The founding partners of
Pilgrim Baxter & Associates
have resigned after the firm discovered that one of them was an investor in a hedge fund that "actively" traded Pilgrim's products.
The 21-year-old fund company announced the resignations of Gary Pilgrim and Harold Baxter, its former chairman and chief executive officer, in a press release Thursday morning. Pilgrim Baxter, a division of London-based
, manages the PBHG family of mutual funds.
In an earlier story,
PBHG Growth Fund
as one that might be susceptible to market-timing because it had redemption levels that far exceed its net assets, an indication of money quickly moving in and out of fund. A source said one of the funds Pilgrim's hedge fund
timed trades in was the PBHG Growth Fund.
The company said an internal review found that Pilgrim had been an investor in an unidentified hedge fund that "actively purchased and redeemed shares" of some PGHG funds and other unnamed mutual funds. The firm said Baxter, who wasn't an investor in the hedge fund, was aware of the trading activity.
The resignations at Pilgrim Baxter are the latest twist in the fast-growing mutual fund trading scandal, which has led to firings, resignations and suspensions at a nearly a dozen mutual fund companies and financial services firms, including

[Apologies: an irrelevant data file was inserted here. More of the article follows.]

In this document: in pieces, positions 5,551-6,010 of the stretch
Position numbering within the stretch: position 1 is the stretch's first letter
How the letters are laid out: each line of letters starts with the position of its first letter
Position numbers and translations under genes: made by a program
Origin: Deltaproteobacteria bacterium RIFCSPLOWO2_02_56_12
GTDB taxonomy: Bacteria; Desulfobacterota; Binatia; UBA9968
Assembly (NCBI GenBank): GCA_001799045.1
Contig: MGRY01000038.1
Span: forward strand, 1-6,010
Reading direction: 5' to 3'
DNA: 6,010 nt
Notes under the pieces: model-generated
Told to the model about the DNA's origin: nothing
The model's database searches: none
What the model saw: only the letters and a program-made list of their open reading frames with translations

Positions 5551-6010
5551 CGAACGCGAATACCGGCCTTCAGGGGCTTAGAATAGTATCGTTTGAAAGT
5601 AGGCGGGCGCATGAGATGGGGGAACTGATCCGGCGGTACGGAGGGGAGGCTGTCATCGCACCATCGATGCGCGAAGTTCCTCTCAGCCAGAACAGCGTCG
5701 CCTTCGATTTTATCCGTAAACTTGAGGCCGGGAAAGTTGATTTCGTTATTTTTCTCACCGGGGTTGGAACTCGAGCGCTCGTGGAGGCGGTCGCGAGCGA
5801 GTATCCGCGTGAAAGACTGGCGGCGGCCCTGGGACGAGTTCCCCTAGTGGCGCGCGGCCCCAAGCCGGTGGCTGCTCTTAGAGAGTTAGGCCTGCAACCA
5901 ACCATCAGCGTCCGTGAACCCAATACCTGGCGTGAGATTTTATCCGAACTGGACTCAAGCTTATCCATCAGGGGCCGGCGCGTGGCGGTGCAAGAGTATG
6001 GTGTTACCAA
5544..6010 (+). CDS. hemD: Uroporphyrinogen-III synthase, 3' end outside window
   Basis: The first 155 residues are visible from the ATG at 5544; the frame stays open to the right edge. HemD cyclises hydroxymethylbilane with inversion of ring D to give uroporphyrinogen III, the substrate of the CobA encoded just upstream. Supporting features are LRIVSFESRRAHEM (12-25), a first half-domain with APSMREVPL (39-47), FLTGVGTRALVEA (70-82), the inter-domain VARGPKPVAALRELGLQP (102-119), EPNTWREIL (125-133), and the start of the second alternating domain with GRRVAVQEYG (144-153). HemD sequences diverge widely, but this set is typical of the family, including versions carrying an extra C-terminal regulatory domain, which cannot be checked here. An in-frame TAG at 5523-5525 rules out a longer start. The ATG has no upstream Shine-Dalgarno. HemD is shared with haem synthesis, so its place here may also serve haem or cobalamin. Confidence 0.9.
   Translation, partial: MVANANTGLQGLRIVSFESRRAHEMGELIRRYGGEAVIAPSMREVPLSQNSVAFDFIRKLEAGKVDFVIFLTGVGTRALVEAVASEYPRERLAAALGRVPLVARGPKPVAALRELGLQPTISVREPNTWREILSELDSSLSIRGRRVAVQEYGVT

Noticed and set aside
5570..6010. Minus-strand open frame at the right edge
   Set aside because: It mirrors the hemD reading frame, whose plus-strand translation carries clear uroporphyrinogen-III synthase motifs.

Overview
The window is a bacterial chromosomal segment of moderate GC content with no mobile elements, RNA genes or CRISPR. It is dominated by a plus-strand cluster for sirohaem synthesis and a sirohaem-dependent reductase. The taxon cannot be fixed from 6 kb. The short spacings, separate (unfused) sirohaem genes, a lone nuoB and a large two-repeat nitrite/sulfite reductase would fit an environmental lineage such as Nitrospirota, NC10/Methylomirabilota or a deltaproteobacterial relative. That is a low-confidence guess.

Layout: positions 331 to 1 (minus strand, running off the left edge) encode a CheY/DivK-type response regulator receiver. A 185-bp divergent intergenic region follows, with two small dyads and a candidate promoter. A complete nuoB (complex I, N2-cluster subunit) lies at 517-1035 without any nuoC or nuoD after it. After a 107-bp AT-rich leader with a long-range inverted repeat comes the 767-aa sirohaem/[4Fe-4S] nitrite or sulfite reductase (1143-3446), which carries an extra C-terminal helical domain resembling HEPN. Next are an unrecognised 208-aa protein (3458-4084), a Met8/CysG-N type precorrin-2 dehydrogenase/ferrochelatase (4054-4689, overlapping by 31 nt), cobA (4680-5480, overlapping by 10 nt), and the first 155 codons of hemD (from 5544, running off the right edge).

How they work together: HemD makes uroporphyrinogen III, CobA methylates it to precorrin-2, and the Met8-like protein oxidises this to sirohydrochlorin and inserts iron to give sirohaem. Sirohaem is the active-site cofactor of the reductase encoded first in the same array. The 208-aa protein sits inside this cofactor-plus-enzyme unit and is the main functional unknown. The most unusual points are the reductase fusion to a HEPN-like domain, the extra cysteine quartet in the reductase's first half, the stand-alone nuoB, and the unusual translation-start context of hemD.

Bank of America
Fred Alger Management
Marsh & McClennan's
Strong Capital Management
A series of investigations into the $7 trillion mutual fund industry have also led to civil and criminal charges against a number of individuals, with more charges likely to be filed by authorities in the coming weeks.
Officials at Pilgrim said it began an internal investigation into potential trading irregularities in its funds in light of those investigations. The company was one of many mutual fund firms that received a subpoena during the summer from securities regulators and said it later alerted them about its finding. The company said the inappropriate trades by Gary Pilgrim's hedge fund occurred from March 2000 to December 2001.
The company said the review focused on that period because that was when the company began to take steps to eliminate market-timing in its funds.
Market-timing is an arbitrage strategy in which time differences between the closing of U.S. and foreign exchanges are exploited. While market-timing is technically legal, most mutual funds say they prohibit it because the rapid in-and-out trading by hedge funds and other investors can dilute the value of a fund's holdings and hurt other investors. That's one reason regulators are cracking down on funds that permitted some investors to engage in market timing.
Ironically, none of the prospectuses for the 12 PBHG funds expressly prohibit market-timing, even though the fund company moved to internally crack down on it. Although Pilgrim Baxter's new chief executive, David Bullock, will ask the directors of the PBHG funds to add language to its prospectuses that forbid market-timing.
Because Pilgrim officials never made any prior promise to prohibit market-timers, it's not clear if the fund company faces any regulatory liability. The company said its ousted founder intends to turn over to the company any profits he earned from the hedge fund's investment in the PBHG funds.